Richard Campbell v Robert Campbell (2017)
The court ordered the rendering of accounts to effect the winding up of a partnership on the basis of an in specie division of the assets. The partnership, which had extended to a number of UK and overseas companies, had broken down, one partner having breached his duty to take reasonable care to protect and preserve the business and its assets for the benefit of the other.
The court was required to determine how a partnership between the claimant (Richard) and the defendant (Robert) should be brought to an end.
The parties were brothers who had run a jewellery business through an English limited partnership based in London, two Thai companies, a British Virgin Islands company, and a company registered in the US. Richard managed the London and US businesses, while Robert controlled the BVI and Thai companies. Because Thai law imposed restrictions on the foreign ownership of Thai land and company shares, Robert had transferred the shares in the Thai companies to his wife and children, who were Thai nationals. When the brothers' relationship broke down in 2012, Robert sought to exclude Richard from the Thai and BVI businesses. Richard sought an account, an equal division of the value of the business as a whole, and compensation for any loss caused by Robert's breaches of fiduciary duty. The court had to determine how the ongoing commercial relationship was to be brought to an end.
The issues were whether (1) the brothers' interests in the partnership were 50/50, or 51/49 in Robert's favour; (2) the partnership extended to the Thai and BVI companies; (3) Robert had breached duties he owed to Richard in relation to his dealings with the Thai and BVI companies; (4) the business should be wound up, and how the accounting was to be done.
(1) The evidence showed that the brothers were 50/50 partners. Their relationship was governed by English law, and the Partnership Act 1890 s.24 provided that, subject to any agreement to the contrary, partners were entitled to share equally in the capital or profits of their business. Robert's case for a 51% share depended on his evidence that that was what had been agreed at a meeting in 1990. However, there were no documents supporting his case, and many that were contrary to it. Richard disputed Robert's version of events, and his evidence was to be preferred.
(2) Robert's case was that the partnership did not extend beyond the London business. However, there was ample evidence that the brothers had agreed to an equal partnership extending to the overseas companies. The terms of the partnership, being a relationship by agreement, were sufficiently certain and complete to be enforceable. There was strong evidence in support of the partnership covering the Thai companies, even though the brothers had not wanted Richard to overtly own or control the shares in those companies. Robert had been trusted to do so on behalf of the partnership, and his use of Thai nominees did not relieve him of his personal obligations to Richard. Indeed, the restrictions imposed by Thai law made those obligations even more important. Even if the court was wrong about the scope of the partnership, it would still seek to wind up the brothers' business relations and ensure full and accurate accounting on the basis of their admitted co-ownership and fiduciary duties.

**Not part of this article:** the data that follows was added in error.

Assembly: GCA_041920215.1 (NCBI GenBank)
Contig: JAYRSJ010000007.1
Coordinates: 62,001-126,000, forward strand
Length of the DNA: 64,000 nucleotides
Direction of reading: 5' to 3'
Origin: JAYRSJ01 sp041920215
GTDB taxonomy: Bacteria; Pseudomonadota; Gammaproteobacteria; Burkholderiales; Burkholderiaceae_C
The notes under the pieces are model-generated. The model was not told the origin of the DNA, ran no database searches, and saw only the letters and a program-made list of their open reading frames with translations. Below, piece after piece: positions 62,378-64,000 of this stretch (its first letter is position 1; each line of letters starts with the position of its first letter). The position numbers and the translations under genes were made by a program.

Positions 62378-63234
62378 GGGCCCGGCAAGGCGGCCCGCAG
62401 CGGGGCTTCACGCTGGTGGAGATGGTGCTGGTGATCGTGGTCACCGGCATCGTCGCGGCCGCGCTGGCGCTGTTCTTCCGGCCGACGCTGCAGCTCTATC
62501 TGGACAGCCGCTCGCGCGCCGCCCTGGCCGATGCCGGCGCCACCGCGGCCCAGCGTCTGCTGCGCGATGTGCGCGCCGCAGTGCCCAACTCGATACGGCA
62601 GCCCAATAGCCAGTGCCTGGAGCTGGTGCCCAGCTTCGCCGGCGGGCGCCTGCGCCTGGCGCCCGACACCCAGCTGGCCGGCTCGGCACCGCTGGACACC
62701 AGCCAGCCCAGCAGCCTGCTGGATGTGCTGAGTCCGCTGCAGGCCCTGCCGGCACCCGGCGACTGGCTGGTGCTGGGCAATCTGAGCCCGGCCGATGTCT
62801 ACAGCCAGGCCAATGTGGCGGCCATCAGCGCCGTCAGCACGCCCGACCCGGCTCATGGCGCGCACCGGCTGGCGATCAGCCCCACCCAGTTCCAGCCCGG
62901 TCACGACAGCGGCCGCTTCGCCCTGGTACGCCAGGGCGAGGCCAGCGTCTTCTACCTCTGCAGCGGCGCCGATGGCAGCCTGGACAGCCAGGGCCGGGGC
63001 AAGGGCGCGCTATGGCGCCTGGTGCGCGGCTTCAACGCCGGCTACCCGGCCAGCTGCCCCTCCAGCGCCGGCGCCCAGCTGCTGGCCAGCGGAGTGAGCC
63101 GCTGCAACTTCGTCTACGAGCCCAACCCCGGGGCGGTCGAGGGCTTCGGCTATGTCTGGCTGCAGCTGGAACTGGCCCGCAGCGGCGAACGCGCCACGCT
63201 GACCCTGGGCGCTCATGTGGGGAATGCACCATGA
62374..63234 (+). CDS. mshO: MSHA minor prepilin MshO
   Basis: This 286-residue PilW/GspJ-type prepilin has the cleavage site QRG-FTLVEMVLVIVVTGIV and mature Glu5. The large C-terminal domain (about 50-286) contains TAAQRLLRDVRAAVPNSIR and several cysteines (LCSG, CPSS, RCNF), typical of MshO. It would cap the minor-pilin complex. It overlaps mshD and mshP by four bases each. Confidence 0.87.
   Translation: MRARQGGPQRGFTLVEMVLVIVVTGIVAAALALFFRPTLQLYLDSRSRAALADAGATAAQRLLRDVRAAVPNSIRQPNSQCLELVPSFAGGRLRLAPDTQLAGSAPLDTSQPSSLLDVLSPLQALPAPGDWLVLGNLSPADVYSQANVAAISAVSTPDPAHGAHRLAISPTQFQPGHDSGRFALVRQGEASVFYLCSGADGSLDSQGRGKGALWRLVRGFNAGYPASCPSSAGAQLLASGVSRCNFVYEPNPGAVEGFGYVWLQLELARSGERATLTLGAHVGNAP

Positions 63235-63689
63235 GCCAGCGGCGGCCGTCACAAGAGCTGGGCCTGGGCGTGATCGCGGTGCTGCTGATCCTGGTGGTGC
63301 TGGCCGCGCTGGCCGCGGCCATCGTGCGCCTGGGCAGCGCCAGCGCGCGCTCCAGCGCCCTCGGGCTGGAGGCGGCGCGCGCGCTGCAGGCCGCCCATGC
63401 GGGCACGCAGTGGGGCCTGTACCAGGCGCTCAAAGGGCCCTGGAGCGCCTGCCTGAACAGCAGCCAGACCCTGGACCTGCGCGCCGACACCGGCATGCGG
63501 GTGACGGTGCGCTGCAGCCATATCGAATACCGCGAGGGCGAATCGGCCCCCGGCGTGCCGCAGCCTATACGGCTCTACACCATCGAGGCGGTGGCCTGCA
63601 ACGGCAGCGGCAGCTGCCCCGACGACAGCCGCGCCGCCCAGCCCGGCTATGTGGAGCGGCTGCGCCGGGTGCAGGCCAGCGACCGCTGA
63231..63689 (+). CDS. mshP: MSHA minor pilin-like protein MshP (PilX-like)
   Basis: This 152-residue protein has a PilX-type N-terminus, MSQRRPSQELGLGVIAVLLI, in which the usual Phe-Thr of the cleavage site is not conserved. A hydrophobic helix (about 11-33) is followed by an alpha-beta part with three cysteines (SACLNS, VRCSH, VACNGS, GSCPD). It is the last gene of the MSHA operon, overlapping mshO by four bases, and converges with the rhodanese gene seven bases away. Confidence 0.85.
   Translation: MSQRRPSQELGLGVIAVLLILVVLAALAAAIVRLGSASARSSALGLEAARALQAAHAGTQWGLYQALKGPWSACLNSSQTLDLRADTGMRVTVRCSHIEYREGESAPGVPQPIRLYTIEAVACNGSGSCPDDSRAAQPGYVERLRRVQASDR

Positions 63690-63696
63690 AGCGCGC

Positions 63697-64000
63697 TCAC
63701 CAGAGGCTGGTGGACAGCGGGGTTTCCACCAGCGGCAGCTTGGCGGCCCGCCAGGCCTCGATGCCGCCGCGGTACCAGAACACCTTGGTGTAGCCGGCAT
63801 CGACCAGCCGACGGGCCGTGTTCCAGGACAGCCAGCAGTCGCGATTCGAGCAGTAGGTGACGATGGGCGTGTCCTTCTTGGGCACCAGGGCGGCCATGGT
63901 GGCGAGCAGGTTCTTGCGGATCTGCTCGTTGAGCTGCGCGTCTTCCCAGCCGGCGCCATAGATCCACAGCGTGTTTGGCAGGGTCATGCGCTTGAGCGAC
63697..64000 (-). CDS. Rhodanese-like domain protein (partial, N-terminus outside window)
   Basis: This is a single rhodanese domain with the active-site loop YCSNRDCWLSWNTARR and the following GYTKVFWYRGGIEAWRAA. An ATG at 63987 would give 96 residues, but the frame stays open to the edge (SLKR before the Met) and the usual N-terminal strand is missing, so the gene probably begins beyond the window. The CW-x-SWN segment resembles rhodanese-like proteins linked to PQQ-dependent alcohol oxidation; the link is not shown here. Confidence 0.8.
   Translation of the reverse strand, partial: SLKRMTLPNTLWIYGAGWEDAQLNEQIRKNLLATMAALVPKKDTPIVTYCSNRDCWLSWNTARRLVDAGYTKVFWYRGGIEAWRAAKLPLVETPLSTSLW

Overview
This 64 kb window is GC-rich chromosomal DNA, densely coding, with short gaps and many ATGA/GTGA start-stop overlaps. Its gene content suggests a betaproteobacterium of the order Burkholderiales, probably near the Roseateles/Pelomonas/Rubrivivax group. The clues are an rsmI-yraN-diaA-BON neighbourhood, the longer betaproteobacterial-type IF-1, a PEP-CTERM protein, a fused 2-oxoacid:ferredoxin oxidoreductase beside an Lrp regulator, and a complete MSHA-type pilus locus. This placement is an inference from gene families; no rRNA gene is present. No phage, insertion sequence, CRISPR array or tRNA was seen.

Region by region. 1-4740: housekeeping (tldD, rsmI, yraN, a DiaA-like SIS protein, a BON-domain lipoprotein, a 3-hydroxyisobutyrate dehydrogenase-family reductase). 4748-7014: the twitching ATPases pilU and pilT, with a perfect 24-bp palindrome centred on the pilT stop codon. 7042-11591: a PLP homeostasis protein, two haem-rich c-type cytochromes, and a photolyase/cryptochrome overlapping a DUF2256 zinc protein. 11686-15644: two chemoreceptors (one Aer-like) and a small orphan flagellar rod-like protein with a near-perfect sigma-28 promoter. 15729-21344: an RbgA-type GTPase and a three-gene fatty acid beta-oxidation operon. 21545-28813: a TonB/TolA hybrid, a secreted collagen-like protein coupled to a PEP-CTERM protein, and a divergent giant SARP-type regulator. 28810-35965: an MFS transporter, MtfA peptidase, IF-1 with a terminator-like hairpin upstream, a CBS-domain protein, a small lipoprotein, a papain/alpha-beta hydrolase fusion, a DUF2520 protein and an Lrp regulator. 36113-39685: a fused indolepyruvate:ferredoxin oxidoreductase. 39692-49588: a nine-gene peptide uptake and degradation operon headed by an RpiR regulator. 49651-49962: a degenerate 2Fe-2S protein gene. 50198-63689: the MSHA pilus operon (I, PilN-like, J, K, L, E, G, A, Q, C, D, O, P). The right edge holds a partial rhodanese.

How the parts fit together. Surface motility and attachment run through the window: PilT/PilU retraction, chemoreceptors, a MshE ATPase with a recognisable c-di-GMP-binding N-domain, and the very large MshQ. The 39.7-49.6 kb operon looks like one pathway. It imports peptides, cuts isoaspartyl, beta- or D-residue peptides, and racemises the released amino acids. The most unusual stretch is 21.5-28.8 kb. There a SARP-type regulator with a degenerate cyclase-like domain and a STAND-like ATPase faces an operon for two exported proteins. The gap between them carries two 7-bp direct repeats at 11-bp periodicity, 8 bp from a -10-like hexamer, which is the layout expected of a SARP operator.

(3) It was common ground that the brothers owed each other duties to act in good faith and to render accurate accounts. They also owed each other duties of care in relation to those aspects of the partnership business for which they were each responsible, Tann v Herrington  EWHC 445 (Ch),  Bus. L.R. 1051 applied. That amounted to a duty to take reasonable care to protect and preserve the business and its assets for the benefit of the partners. Robert had breached those duties by procuring dealings with the Thai and BVI companies in favour of his family without Richard's approval, causing prejudice to him. He had also breached his duty to provide information to Richard about the businesses.
(4) The court had a supervisory jurisdiction over the winding up of partnerships and could fashion such order as was appropriate. It could order an in specie division of the assets, a partition of the assets or co-owned land, and an equalisation payment if necessary. It could order one partner to buy out the other, and where one partner had appropriated an asset for himself, he could be ordered to account for its value. The court's powers were also wide enough to require one or more of the partners to take steps to realise, preserve or enhance the value of the partnership assets. In cases of co-ownership in an association falling short of partnership but involving duties of mutual trust and confidence, the court could make orders bringing the relationship to an end, for example by requiring a sale of the assets or the winding up of any corporate entities. In the unusual circumstances of the instant case, there would be an account enabling the business to be wound up on the basis of an in specie division of the assets. Richard's assets in the Thai and BVI companies would be transferred to Robert, and Robert's interests in the London and US companies would be transferred to Richard. Each would account to the other for half the value of, and his drawings from, the companies he had controlled, and Robert would pay compensation for his breaches of the duties he owed to Richard.
Judgment for claimant
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